Two children in the same household with symptomatic arterial hypertension simulating pheochromocytoma were found to be intoxicated with elemental mercury. The first child was a 4-year-old boy who presented with new-onset seizures, rash, and painful extremities, who was found to have a blood pressure of 171/123 mm Hg. An extensive investigation ensued. Elevated catecholamines were demonstrated in plasma and urine; studies did not confirm pheochromocytoma. Mercury levels were elevated. These findings prompted an evaluation of the family. A foster sister had similar findings of rash and hypertension. Both had been exposed to elemental mercury in the home. The family was temporarily relocated and chelation therapy was started.
A Medline search for mercury intoxication with hypertension found 6 reports of patients ranging from 11 months to 17 years old. All patients showed symptoms of acrodynia. Because of the clinical presentation and the finding of elevated catecholamines, most of the patients were first studied for possible pheochromocytoma. Subsequently, elevated levels of mercury were found. Three children had contact with elemental mercury from a broken thermometer, 2 had played with metallic mercury and 1 had poorly protected occupational exposure. All responded to chelation therapy.
Severe systemic arterial hypertension in infants and children is usually secondary to an underlying disease process. The most frequent causes of hypertension in this group include renal parenchymal disease, obstructive uropathy, and chronic pyelonephritis associated with reflux and renal artery stenosis. Less frequent causes include adrenal tumors, pheochromocytomas, neurofibromas, and a number of familial forms of hypertension. Other causes include therapeutic and recreational drugs, notably sympathomimetics and cocaine, and rarely, heavy metals. In children with severe hypertension and elevated catecholamines, the physician should consider mercury intoxication as well as pheochromocytoma. The health hazards of heavy metals need to be reinforced to the medical profession and the general public.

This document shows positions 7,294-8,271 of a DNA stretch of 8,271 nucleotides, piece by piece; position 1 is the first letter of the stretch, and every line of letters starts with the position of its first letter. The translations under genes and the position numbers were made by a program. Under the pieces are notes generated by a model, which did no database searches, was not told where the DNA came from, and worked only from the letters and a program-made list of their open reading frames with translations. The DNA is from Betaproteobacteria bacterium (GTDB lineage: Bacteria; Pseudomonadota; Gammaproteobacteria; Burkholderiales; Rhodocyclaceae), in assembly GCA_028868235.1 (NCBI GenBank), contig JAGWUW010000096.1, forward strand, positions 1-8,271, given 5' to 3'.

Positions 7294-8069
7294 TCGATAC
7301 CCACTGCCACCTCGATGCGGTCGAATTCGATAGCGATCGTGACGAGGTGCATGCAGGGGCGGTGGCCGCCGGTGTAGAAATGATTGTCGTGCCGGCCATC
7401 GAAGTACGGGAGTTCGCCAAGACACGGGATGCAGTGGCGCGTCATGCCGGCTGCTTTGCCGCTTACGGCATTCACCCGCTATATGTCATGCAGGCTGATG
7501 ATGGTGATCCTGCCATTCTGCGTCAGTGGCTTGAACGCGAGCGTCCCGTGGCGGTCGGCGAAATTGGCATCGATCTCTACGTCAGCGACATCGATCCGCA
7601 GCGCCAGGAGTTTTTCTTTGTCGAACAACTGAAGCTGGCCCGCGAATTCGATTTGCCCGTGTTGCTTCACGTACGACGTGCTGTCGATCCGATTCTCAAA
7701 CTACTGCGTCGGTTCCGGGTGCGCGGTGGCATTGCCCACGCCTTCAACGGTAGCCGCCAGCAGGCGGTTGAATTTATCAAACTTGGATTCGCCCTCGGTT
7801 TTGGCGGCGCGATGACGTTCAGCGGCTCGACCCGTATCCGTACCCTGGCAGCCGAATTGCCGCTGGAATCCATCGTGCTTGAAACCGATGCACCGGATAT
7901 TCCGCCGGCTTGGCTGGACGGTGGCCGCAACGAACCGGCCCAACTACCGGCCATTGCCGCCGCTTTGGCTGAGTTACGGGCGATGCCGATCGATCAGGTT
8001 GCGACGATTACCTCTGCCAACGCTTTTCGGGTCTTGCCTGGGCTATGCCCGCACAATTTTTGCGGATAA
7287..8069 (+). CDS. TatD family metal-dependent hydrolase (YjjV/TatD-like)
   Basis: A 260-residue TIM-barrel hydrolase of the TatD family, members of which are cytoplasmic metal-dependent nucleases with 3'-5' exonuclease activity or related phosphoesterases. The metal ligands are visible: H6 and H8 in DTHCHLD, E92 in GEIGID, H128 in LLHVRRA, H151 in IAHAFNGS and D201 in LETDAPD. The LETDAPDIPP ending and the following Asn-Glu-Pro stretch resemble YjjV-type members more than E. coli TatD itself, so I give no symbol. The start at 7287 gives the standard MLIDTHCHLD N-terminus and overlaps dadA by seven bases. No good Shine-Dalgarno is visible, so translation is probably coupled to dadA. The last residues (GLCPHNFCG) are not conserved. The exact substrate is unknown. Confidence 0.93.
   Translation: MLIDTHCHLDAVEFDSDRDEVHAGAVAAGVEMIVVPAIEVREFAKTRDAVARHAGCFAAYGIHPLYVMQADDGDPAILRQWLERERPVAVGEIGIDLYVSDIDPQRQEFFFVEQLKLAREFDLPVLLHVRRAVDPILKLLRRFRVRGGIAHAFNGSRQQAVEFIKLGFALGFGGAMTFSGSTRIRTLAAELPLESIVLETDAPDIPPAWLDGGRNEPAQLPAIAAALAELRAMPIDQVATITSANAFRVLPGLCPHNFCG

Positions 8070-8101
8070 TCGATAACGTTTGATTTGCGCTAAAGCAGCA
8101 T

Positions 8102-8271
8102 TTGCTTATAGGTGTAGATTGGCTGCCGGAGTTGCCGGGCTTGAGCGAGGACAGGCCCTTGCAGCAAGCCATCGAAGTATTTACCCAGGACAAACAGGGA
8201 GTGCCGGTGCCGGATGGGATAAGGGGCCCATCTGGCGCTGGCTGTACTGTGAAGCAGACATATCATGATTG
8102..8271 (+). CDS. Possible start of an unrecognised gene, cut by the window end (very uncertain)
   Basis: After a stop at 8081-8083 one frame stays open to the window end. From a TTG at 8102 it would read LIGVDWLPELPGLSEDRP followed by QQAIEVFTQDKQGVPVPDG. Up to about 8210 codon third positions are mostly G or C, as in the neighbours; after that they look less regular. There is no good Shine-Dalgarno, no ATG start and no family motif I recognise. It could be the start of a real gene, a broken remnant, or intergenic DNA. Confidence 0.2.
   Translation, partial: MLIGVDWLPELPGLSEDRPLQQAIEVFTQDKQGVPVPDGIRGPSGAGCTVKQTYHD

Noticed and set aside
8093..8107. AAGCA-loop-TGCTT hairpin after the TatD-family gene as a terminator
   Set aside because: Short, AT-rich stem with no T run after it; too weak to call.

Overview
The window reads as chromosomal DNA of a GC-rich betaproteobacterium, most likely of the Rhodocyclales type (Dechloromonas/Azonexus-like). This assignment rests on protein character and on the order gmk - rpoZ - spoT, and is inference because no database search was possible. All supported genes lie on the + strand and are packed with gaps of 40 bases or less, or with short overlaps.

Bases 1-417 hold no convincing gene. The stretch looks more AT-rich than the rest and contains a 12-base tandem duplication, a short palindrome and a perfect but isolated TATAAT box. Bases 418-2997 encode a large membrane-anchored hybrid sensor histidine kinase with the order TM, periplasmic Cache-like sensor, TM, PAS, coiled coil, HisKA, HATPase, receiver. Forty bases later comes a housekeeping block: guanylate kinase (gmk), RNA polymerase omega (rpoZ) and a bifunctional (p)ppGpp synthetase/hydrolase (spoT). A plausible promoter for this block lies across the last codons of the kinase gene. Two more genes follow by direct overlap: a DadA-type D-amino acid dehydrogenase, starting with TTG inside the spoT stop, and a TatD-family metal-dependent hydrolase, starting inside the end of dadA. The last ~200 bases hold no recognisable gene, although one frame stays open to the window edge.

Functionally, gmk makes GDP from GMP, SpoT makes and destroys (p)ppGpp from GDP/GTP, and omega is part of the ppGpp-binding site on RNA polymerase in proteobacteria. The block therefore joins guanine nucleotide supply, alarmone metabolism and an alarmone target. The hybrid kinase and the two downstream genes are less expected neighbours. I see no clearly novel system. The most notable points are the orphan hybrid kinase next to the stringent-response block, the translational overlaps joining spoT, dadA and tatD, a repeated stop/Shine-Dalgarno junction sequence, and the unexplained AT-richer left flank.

Severe systemic arterial hypertension in infants and children is usually secondary to an underlying disease process. The most frequent causes of hypertension in this group include renal parenchymal disease, obstructive uropathy, chronic pyelonephritis associated with reflux, and renal artery stenosis. Less frequent causes include adrenal tumors, pheochromocytomas, neurofibromas, and an increasing number of familial forms of hypertension. Other causes are medications and drugs of ingestion or abuse, especially cocaine and sympathomimetics. Heavy metal intoxication is also implicated.1 We present 2 patients with an infrequent cause of hypertension.
A 4-year-old boy was seen at the emergency department because of new-onset seizures. History revealed headache for 1 week and no history of heavy metal exposure or toxin ingestion. He was found to have a blood pressure of 171/123 mm Hg, heart rate of 164/minute, temperature of 96°F, and respirations of 28/minute. He was anxious, irritable, diaphoretic, tremulous, and seemed to be in pain. His lips were dry, lungs clear to auscultation, and his abdomen revealed no masses or bruits. The skin was dry and rough with a scaly eczematous rash on his arms and legs, without palmar or plantar erythema. Two months before, during a physical examination for foster home placement, his blood pressure was 92/65 mm Hg. The family history was negative for chronic renal disease or hypertension. Initial evaluation revealed hemoglobin of 14.9, albumin of 5.5 g/dL. Basic metabolic studies, urinalysis, computed tomography scan of the head, and lumbar puncture all were unremarkable. A renal ultrasound was normal. Plasma renin activity was 20 ng/mL/hour, supine, (normal reference value [n]: <2.5), plasma aldosterone level 23 ng/dL (n: 3–35 supine), and urinary norepinephrine 72.1 μg/24 hours (n: 8–45). Vanillylmandelic acid was 13.6 mg/g of creatinine (n: 0–8.3). Magnetic resonance image of the head, chest, abdomen, and pelvis revealed no tumor or abnormalities. The blood lead level was <5 μg/dL (class I). The blood mercury level was 24 ng/mL (n: <9.9), and urinary mercury excretion 324 μg/24 hours (n: <10). During his inpatient stay, sodium concentration ranged from 128 to 136 mEq/L, associated with elevated fractional excretion of sodium between 1.4% and 2.5%. Plasma creatinine was .4 mg/dL and his creatinine clearance was 79 mL/minute/1.73 m.2 His hypertension was difficult to treat, requiring 4 antihypertensive medications, including prazosin up to 1.4 mg/kg/day, isradipine up to 1.07 mg/kg/day, captopril up to 7 mg/kg/day, and labetolol up to 70 mg/kg/day.